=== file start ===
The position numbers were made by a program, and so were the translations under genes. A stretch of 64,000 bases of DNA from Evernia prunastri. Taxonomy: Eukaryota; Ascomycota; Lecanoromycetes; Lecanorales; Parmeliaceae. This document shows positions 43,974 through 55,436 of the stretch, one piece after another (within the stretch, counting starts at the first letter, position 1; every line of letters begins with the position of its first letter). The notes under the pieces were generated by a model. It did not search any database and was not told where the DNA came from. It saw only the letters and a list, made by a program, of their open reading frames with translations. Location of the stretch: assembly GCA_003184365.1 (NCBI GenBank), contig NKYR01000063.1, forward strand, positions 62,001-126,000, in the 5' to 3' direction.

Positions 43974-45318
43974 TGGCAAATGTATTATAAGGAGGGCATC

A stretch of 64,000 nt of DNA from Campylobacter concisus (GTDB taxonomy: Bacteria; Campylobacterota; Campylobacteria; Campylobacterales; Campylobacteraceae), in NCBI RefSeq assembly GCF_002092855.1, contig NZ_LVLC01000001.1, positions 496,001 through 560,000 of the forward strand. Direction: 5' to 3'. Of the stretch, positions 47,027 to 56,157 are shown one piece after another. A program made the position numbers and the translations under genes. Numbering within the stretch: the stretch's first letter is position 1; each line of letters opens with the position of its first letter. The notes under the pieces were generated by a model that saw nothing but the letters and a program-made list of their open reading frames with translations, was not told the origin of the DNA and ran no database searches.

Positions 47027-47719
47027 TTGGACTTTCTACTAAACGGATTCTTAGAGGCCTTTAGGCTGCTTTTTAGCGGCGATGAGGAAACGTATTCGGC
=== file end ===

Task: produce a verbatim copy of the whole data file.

The position numbers were made by a program, and so were the translations under genes. A stretch of 64,000 bases of DNA from Evernia prunastri. Taxonomy: Eukaryota; Ascomycota; Lecanoromycetes; Lecanorales; Parmeliaceae. This document shows positions 43,974 through 55,436 of the stretch, one piece after another (within the stretch, counting starts at the first letter, position 1; every line of letters begins with the position of its first letter). The notes under the pieces were generated by a model. It did not search any database and was not told where the DNA came from. It saw only the letters and a list, made by a program, of their open reading frames with translations. Location of the stretch: assembly GCA_003184365.1 (NCBI GenBank), contig NKYR01000063.1, forward strand, positions 62,001-126,000, in the 5' to 3' direction.

Positions 43974-45318
43974 TGGCAAATGTATTATAAGGAGGGCATC

A stretch of 64,000 nt of DNA from Campylobacter concisus (GTDB taxonomy: Bacteria; Campylobacterota; Campylobacteria; Campylobacterales; Campylobacteraceae), in NCBI RefSeq assembly GCF_002092855.1, contig NZ_LVLC01000001.1, positions 496,001 through 560,000 of the forward strand. Direction: 5' to 3'. Of the stretch, positions 47,027 to 56,157 are shown one piece after another. A program made the position numbers and the translations under genes. Numbering within the stretch: the stretch's first letter is position 1; each line of letters opens with the position of its first letter. The notes under the pieces were generated by a model that saw nothing but the letters and a program-made list of their open reading frames with translations, was not told the origin of the DNA and ran no database searches.

Positions 47027-47719
47027 TTGGACTTTCTACTAAACGGATTCTTAGAGGCCTTTAGGCTGCTTTTTAGCGGCGATGAGGAAACGTATTCGGC